Never before has there been as many food items suitable and adaptable for people with diabetes as there are currently on grocery shelves. Even so, the consumer must be aware that many of the so-called fat-free, sugar-free and low cholesterol snacks still have lots of calories and many contain more carbs, starches and sugars than their full-fat counterparts. Even a “free,” “low-calorie, low-fat, no-sugar added” food can quickly add up in calories, carbs, fat and/or sodium if the recommended serving amount is exceeded.
In order to assist you in making your meals healthier, keep these following tips in mind while stocking your pantry/refrigerator/freezer. These will allow you to make healthy exchanges while cooking.
Keep a selection of nonstick cooking sprays available, such as olive oil and butter flavors. Use according to the directions.
Keep a variety of sugar substitutes in your pantry to help sweeten foods without raising the calorie or carb count. That does not mean small amounts of sugar are forbidden, however.
Keep reduced-fat margarine – tub and stick varieties – available. Tub margarines have fewer unhealthy trans-fatty acids, regular stick reduced-fat margarine is needed for baking and cooking.
Canola oil, rich in health-protective Omega-3 fatty acids, is a good all-purpose oil to keep in the pantry. It also has the lowest percentage of saturated fats – fats that interfere with the normal removal of excess fat and cholesterol from the body of any vegetable oil.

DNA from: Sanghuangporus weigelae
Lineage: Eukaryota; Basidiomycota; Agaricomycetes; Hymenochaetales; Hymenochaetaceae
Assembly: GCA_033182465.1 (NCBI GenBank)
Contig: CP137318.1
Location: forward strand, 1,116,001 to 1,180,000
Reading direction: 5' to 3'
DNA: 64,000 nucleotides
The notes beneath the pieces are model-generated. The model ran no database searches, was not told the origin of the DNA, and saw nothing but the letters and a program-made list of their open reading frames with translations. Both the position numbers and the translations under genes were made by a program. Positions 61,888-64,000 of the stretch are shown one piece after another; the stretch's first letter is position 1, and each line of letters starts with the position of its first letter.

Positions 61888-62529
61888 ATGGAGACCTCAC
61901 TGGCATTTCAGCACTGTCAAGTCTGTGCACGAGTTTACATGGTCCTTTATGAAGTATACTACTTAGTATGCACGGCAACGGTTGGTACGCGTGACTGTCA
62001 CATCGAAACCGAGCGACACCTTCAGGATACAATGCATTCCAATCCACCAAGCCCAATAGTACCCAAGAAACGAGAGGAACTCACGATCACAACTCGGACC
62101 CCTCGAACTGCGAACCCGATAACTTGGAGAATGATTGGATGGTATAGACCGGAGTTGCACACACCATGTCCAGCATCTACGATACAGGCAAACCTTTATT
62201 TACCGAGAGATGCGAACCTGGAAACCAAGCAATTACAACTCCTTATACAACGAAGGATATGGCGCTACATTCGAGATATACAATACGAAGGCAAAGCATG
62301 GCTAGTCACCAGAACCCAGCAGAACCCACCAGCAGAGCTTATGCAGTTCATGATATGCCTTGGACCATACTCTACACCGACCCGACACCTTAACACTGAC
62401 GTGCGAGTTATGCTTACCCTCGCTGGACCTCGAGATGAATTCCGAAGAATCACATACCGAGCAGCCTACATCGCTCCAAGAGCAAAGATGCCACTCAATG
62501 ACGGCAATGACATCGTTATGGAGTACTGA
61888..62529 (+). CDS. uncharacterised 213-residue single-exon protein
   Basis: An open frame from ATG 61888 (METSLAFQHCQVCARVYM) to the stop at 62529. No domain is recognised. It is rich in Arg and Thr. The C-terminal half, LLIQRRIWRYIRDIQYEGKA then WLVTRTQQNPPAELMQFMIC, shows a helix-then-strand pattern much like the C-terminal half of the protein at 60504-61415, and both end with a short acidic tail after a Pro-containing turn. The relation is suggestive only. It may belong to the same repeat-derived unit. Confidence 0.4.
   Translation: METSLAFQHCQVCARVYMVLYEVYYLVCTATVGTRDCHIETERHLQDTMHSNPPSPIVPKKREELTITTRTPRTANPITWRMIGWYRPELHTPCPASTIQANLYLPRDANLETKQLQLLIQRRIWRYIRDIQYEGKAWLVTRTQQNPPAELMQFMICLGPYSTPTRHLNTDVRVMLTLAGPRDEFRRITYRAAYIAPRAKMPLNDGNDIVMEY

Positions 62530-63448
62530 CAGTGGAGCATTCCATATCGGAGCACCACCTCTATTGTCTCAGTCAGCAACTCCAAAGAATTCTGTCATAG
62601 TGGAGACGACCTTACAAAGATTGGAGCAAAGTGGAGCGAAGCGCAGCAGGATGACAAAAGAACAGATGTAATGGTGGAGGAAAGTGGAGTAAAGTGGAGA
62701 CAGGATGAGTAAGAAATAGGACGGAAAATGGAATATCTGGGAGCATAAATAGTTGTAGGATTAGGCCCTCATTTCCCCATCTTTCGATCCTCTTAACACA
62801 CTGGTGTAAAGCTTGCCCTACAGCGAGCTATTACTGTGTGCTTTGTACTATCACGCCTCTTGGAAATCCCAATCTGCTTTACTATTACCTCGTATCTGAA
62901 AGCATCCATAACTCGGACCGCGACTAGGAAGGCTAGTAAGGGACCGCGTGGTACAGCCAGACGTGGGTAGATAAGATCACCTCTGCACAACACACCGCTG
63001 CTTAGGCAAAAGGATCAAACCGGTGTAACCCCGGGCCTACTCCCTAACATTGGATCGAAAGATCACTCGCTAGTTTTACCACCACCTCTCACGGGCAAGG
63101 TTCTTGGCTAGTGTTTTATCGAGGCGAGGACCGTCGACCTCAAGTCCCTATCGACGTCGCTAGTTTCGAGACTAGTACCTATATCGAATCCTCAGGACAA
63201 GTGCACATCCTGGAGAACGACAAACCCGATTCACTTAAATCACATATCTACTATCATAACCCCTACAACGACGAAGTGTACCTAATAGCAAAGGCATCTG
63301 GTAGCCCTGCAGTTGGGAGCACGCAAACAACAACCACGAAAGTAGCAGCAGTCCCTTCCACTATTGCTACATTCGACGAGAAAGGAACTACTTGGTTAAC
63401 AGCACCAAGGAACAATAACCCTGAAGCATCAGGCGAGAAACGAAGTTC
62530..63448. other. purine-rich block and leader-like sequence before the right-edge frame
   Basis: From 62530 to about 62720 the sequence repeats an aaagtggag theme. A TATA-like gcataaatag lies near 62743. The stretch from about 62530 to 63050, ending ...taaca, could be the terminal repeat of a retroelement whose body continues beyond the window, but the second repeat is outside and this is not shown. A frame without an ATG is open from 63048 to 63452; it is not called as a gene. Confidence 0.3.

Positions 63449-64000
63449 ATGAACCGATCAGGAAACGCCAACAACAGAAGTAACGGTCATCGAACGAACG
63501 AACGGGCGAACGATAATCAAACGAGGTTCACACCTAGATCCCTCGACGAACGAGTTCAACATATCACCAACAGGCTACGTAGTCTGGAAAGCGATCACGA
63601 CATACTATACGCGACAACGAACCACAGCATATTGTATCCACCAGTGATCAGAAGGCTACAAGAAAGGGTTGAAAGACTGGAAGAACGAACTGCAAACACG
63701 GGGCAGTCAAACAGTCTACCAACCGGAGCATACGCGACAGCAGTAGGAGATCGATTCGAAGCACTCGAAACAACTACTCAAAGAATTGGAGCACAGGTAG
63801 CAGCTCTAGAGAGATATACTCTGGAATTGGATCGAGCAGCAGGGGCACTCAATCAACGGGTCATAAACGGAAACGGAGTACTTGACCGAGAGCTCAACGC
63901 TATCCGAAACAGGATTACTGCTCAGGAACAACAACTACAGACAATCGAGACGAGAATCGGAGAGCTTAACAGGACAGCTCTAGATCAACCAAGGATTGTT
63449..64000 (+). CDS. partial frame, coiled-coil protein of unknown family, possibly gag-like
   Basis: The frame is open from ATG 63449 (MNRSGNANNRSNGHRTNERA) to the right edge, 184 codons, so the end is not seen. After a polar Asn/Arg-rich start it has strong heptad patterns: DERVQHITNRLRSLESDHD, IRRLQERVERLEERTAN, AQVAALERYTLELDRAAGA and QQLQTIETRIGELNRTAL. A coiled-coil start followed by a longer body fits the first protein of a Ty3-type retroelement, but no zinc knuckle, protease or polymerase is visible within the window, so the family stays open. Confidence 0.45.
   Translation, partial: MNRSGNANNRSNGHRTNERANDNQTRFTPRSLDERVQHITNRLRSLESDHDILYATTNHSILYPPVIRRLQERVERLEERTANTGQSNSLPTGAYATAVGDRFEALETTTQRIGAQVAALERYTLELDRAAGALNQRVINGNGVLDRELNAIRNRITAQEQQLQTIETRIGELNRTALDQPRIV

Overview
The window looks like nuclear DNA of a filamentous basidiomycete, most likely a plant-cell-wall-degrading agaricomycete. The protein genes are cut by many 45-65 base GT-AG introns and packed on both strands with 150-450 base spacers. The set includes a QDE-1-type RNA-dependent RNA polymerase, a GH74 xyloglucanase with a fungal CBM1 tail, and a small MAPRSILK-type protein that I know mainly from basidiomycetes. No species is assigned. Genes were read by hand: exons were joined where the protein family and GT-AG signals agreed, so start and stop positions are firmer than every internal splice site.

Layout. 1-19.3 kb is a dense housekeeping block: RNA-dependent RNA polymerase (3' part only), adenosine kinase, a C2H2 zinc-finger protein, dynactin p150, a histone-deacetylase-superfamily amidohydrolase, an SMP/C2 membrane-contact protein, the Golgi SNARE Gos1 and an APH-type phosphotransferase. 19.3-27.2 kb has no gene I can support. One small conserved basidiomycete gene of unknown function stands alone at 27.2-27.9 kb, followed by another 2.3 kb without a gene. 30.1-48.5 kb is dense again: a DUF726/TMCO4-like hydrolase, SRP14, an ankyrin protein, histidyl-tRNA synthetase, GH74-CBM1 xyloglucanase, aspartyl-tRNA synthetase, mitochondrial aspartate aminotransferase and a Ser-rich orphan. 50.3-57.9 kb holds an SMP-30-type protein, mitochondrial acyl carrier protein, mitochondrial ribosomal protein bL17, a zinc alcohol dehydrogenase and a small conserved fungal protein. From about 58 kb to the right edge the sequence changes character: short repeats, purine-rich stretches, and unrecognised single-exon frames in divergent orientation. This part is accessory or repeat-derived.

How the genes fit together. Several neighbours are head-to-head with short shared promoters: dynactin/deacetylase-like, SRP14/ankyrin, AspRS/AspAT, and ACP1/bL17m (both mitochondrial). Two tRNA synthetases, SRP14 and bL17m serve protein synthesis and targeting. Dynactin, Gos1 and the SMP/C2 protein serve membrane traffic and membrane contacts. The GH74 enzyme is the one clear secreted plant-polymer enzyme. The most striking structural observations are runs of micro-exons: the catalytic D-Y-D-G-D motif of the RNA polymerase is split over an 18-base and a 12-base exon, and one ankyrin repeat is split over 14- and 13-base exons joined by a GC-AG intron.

Always buy the highest quality of extracts and spices, as well as the freshest herbs available. Extracts such as anise, chocolate, maple and vanilla and herbs such as cilantro and rosemary provide wonderful flavor without adding calories or carbs.
Numerous flavors of sugar-free instant puddings and sugar-free gelatin desserts are available now. Also, sugar-free, fat-free whipped toppings add sweet flavor and creamy texture to desserts, both as a topping and as an ingredient. Try this easy cinnamon topping: Mix 3-4 packets of sugar substitute with 2 teaspoons cinnamon. This is a great topping to have available for sprinkling over cereals, grapefruit or toast.
Always use lean cuts of meat and extra-lean ground meats. Always skin poultry and cut or trim away with kitchen shears any visible fat on any meat.
Use no-sugar added fruit spreads in moderation because the calorie and carbohydrate counts are nearly the same as for regular jams and preserves. Additionally, instead of their full-fat counterparts, use nonfat or reduced-fat dairy products, like buttermilk, cheese, cottage cheese, milk, sour cream and yogurt.
To cut the amount of cholesterol and fat in recipes containing eggs, you may desire to substitute egg whites for some of the yolks or you can use the new fat-free, cholesterol-free liquid egg substitutes. Again, take the time to read the food labels to ensure you purchase the brand that is the healthiest.